About five weeks ago, the team at UrbanToronto donned hard hats to weave through the forest of concrete and steel that characterizes the construction site of The One, an exclusive tour that provided us with an inside look at progress on the Mizrahi Developments project at Toronto’s Yonge and Bloor intersection, including an update from developer Sam Mizrahi himself. Now, we’re catching up with the month's worth of construction since, this time focusing on exterior changes.

An aerial view looking south to The One, designed by Foster + Partners and Core Architects for Mizrahi Developments

The building, designed by Foster + Partners and Core Architects, is on way to becoming a supertall, and just ascended to skyscraper status in November, having crossed the 150 metre threshold.

Below, looking north up Yonge Street with a telephoto lens, the tower's climb continues with the articulated arm of the concrete pump extending from the centre of the tower to where the latest batch of liquid concrete is flowing into forms. Both the top three-or-four floors and another four floors below — with a gap of four floors between — are surrounded by auto-climbing formwork, the bright blue walls providing weather and fall protection for the workers inside. While the the uppermost section creates the building in a cruciform shape, the lower section is used to square off the building, filling in the corners with more floor slab. The corner sections are supported from 'hangers', canted steel members that extend from the super columns every six floors. The hangers can be made out in a few spaces in the image below.

Looking north to the hoist and tower crane, image by UrbanToronto Forum contributor jer1961

Below, looking east along Bloor Street, we get a look at progress on the lower floors too. Here close to ground level, the lower elevator volume dominates, currently covered in two stages of insulating materials, all of it awaiting its exterior finishes. Behind it, the lowest levels of the tower are now completed sealed in by glazing, and the hangers expressed on the exterior by champagne-coloured frames. Above the completed floors, another weather protection measure wraps about six-storeys worth of the tower. This time in black, the Rail Climbing System (RCS) is in use to facilitate the installation of the building's window panels and frames. The RCS, applied in sections to the west, north, and east walls — the south side where the crane and hoists are attached does not have an RCS section — can be raised independently on each wall. This is image, the west RCS hangs just above the 11th floor, while the north RCS, which we see in side view, is positioned just above the 12th.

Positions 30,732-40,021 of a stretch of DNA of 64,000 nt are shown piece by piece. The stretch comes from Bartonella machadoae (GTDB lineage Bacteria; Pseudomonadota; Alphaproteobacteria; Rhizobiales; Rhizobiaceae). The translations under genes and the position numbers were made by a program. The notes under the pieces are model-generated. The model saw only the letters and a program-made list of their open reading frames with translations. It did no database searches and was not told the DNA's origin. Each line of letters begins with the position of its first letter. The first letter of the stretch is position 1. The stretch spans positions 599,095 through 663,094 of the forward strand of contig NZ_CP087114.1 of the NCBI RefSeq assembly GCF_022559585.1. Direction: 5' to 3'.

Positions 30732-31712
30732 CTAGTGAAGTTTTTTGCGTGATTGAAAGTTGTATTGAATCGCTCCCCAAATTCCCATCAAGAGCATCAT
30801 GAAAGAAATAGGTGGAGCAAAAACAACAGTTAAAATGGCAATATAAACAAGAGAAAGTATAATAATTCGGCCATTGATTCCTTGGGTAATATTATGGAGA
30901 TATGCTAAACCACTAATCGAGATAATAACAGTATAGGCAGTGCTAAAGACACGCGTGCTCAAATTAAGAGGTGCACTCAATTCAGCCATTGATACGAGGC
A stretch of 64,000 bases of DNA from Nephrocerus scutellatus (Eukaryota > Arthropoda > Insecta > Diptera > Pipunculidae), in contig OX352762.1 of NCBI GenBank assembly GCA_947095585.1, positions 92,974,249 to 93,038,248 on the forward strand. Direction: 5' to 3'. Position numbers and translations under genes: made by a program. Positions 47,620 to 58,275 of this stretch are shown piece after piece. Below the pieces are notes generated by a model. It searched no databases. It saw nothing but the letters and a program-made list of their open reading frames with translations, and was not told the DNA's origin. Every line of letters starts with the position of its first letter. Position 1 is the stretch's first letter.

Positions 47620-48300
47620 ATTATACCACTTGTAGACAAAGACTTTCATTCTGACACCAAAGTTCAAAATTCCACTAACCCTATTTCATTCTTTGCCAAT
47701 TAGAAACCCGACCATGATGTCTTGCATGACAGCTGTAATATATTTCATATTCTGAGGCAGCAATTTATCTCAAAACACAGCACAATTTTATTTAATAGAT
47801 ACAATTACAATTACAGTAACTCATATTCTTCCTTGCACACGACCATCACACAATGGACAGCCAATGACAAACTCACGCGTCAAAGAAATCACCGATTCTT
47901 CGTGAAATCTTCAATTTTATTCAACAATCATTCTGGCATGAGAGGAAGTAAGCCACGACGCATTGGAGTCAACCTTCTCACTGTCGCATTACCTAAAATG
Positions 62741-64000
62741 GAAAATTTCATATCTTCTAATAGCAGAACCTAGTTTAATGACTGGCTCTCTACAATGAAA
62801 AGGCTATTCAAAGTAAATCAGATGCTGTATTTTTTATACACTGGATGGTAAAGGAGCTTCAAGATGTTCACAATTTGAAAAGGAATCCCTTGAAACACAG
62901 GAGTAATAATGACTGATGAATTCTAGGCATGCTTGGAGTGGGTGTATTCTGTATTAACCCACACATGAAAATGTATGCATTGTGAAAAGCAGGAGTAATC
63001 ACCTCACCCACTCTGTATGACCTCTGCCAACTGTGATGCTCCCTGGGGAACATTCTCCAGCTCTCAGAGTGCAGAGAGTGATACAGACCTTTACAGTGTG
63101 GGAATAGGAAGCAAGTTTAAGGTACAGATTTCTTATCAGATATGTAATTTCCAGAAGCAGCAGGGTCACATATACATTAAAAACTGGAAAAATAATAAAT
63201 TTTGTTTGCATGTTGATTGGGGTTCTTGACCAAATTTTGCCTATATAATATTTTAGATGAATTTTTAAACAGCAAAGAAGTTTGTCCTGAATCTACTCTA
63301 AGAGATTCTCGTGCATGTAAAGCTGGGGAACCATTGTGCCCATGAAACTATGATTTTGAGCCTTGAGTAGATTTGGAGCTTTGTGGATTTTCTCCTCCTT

Looking west at street level to The One, image by UrbanToronto Forum contributor jer1961

Below, looking up from the constrained vantage point of the alleys that access the west side of The One, we see the boom of a red knuckle picker being used for the ongoing installation of the building envelope sections. To the right, steel tubing partially hides windows in the building's south podium.

The glazing and champagne-tinted cladding, image by UrbanToronto Forum contributor Johnny Au

Below, a snow-dusted scene showcases the tower amidst a flurry of construction from the corner of Yonge and Bloor. Here, the east RCS to the left is a couple of storeys ahead of the north RCS on the right.

Gazing up from Yonge and Bloor to the RCS, image by UrbanToronto Forum contributor jer1961

Below, this southwestward perspective offers a snowy view of the tower's eastern side, with glazing completed up to the 14th floor.

Looking west to the north and east elevations, image by UrbanToronto Forum contributor jer1961

Below, from the vantage point of a high-floor suite at One Bloor East, we get a look at the intricacies at the top of the tower, with the blue forms having moved up another level, and the central core of the building about three floors further advanced than the surrounding floor plates. The 47th floor is being prepared for its concrete pour, with rebar and conduits being laid in advance of being encased in liquid concrete.

An aerial view of construction at the top of The One, image by UrbanToronto Forum contributor BloorMan

The One now stretches over half way towards its eventual height of 328.4m and 91 storeys. It will introduce 647 residential units to the heart of the city, along with a hotel and retail spaces.

UrbanToronto will continue to follow progress on this development, but in the meantime, you can learn more about it from our Database file, linked below. If you'd like, you can join in on the conversation in the associated Project Forum thread or leave a comment in the space provided on this page.

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UrbanToronto has a research service, UrbanToronto Pro, that provides comprehensive data on construction projects in the Greater Toronto Area—from proposal through to completion. We also offer Instant Reports, downloadable snapshots based on location, and a daily subscription newsletter, New Development Insider, that tracks projects from initial application.

Related Companies:  A&H Tuned Mass Dampers, Aercoustics Engineering Ltd, Bass Installation, Core Architects, Doka Canada Ltd./Ltee, Live Patrol Inc., McIntosh Perry, MCW Consultants Ltd, Mizrahi Developments, Motioneering, NEEZO Studios, Rebar Enterprises Inc, RJC Engineers, Walters Group